2. I agree that “decarceration” (is that an actual word yet?) is not going to be achieved by going after only low-hanging fruit, though I’d like to hear you describe your own definition of “violent crime” before I comment.

  3. Your categories sound correct. I mean, the Angola penitentiary, for instance, has a hospice. A fucking hospice. Staffed, by the way, by murderers who have been trained as hospice attendants, and who seemed like—I spent some time with them—some of the gentlest people I’ve ever met. They told me they do this work in order to repent for their crimes. Amazing people who, by the way, could not be hired in hospices in the outside world because they are convicted murderers. Not that they’re ever getting out, because murder comes with life without the possibility of parole in Louisiana. Just think about this hospice for a minute: You’ve got guys dying in prison who could, in some cases, be dying with their families. As it is, family members have to make the long drive to Angola (it’s a pretty long way from anywhere) to be with their dying relatives. Someone would have to pay for their end-of-life care, but I’m reasonably sure their care would cost less than the $25K it costs the state to house a prisoner in Angola each year. But all of this isn’t even the point: A guy with pancreatic cancer is not a threat to society. Neither is the murderer who has gone blind in prison. Seriously, I was told that Angola holds an elderly, blind murderer.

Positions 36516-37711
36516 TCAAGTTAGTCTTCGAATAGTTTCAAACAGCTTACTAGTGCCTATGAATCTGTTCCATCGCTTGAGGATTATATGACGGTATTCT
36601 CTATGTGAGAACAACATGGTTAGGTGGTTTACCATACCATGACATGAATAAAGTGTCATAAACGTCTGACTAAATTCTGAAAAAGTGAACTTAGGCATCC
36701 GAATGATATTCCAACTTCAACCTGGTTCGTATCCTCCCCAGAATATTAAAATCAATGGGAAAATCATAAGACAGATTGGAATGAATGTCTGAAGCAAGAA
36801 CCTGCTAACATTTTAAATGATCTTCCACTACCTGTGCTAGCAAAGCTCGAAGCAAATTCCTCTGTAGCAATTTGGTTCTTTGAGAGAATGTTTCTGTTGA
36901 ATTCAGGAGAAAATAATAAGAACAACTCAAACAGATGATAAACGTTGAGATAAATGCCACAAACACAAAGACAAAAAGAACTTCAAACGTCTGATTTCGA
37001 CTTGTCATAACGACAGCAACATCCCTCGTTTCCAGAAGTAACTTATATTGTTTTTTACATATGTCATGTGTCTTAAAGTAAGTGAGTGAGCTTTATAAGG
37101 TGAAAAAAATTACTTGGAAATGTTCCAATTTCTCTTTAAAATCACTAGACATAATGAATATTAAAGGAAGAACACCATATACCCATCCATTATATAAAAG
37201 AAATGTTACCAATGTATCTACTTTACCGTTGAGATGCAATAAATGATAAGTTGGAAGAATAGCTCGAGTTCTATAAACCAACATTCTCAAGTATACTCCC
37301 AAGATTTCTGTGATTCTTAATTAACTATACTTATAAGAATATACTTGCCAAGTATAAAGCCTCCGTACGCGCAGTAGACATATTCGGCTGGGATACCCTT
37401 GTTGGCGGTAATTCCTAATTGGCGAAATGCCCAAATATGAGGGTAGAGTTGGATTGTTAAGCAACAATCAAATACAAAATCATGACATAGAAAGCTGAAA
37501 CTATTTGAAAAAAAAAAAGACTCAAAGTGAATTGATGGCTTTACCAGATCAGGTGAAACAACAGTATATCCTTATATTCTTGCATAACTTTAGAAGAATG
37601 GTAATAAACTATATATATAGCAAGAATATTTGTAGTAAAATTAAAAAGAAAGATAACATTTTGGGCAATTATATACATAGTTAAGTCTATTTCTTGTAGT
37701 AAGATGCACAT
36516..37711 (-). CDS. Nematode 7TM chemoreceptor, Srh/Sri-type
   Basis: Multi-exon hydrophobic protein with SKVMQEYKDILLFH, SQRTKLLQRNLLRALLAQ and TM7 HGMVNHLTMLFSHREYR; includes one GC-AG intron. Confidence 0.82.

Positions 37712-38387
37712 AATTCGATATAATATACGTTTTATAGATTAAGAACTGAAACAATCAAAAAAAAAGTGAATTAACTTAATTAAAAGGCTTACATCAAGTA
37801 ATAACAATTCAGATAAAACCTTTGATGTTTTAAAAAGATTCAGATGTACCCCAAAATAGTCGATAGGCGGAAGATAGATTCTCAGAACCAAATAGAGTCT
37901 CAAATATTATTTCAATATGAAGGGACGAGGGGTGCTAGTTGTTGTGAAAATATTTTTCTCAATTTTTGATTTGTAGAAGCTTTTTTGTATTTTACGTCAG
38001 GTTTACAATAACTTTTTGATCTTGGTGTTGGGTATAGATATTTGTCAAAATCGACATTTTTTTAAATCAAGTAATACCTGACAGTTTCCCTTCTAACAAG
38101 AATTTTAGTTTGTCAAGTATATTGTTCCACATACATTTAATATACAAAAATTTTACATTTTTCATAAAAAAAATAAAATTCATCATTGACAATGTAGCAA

4. One of the inmates in the film we made in Angola (the excellent team of Kasia Cieplak-Mayr von Baldegg, Sam Price-Waldman and Paul Rosenfeld is responsible for this video) is a guy named George Gillam, who was convicted of murder at age 16. He’s an inmate-minister now, and has probably steered dozens, if not hundreds, of his fellow-inmates onto a straighter path. He’s an intelligent, thoughtful, charismatic person who, by all accounts has made himself into a model of repentance and redemption. The thought that he might die in Angola—he’s 40ish now—is terrible. I don’t forget that he killed someone, but I also don’t forget that he was sentenced to life without the possibility of parole as a juvenile.

  5. Burl Cain, the warden of Angola, isn’t my cousin: He’s my brother. We’re all brothers, because we’re all created in the image of God. Even atheists such as yourself.